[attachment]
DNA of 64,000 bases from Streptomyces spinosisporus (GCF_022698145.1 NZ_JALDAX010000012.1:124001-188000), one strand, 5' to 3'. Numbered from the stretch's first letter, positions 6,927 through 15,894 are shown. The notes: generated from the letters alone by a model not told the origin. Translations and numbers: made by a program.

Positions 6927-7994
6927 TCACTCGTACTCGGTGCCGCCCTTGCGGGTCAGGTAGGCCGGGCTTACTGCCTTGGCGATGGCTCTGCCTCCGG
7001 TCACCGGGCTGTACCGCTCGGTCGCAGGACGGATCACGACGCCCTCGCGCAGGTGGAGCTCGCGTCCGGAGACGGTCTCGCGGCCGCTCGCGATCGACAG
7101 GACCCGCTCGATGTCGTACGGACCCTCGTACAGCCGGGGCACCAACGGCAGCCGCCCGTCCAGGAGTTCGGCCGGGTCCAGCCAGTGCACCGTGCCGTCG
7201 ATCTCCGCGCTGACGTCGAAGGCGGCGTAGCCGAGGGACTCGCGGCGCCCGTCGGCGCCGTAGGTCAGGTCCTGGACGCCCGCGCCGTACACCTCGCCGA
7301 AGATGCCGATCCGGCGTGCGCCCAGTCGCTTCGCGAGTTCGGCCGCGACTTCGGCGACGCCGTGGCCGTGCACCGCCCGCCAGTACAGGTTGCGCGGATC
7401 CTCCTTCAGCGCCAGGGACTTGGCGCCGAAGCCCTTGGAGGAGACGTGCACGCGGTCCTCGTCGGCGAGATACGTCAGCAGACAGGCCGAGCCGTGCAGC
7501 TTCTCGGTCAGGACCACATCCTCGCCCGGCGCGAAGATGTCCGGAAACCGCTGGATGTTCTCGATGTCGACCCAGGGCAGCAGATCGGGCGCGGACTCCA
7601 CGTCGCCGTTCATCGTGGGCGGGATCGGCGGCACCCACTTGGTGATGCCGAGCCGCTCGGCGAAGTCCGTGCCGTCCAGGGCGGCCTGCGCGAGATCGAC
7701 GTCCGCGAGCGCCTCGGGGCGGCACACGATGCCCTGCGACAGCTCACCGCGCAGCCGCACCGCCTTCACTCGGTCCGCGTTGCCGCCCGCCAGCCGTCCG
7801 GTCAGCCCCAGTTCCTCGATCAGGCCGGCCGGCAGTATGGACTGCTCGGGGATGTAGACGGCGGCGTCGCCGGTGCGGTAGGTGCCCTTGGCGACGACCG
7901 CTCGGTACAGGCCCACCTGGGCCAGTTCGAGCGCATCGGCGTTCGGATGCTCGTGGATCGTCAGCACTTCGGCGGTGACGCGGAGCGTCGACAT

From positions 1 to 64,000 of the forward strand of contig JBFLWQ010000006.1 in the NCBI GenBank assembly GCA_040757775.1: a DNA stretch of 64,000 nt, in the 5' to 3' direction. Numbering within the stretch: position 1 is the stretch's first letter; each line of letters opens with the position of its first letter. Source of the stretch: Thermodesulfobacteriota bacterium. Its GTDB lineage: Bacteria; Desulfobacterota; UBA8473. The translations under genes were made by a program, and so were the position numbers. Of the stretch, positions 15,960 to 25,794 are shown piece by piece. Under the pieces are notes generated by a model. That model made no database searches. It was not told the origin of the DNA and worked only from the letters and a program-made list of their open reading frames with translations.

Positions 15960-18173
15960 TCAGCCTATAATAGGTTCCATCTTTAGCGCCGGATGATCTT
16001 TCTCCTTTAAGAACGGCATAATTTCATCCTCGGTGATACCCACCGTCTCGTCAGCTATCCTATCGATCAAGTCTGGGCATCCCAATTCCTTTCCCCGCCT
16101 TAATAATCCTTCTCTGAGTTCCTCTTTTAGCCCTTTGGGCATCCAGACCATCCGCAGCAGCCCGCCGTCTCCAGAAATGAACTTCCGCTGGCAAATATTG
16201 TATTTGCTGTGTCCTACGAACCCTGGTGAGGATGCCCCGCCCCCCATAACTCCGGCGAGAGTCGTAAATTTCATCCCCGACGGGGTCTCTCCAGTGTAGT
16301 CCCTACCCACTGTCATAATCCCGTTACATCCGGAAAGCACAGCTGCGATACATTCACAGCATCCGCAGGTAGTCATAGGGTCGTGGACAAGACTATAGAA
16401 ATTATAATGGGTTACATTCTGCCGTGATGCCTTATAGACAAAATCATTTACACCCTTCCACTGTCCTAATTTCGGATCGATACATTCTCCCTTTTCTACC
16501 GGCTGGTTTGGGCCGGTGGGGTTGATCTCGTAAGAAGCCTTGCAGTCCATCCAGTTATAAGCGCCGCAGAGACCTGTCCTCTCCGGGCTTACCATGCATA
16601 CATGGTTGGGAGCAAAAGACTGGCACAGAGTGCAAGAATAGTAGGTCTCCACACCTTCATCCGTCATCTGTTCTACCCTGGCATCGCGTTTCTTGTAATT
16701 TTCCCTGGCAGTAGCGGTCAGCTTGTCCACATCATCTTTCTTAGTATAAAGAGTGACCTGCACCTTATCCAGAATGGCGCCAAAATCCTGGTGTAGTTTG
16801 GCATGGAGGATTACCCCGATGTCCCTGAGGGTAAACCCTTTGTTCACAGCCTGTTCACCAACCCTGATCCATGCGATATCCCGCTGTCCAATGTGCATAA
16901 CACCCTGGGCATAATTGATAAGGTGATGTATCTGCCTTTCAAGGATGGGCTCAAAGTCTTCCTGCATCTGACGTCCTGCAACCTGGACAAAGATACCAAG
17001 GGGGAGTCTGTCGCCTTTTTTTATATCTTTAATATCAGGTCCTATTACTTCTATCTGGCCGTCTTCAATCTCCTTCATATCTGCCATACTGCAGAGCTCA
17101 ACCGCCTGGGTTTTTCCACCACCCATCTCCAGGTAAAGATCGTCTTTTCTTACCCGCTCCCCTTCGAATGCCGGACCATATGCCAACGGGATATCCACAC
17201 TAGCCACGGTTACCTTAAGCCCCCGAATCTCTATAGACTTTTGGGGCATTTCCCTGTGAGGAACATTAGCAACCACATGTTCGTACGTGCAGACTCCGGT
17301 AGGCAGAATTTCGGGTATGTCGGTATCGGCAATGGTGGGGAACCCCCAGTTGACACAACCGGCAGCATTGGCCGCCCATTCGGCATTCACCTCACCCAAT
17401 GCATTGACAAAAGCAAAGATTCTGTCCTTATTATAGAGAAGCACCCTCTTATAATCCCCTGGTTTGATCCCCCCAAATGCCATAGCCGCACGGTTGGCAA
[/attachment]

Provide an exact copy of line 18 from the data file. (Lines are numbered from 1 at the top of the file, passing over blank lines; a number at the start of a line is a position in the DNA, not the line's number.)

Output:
16101 TAATAATCCTTCTCTGAGTTCCTCTTTTAGCCCTTTGGGCATCCAGACCATCCGCAGCAGCCCGCCGTCTCCAGAAATGAACTTCCGCTGGCAAATATTG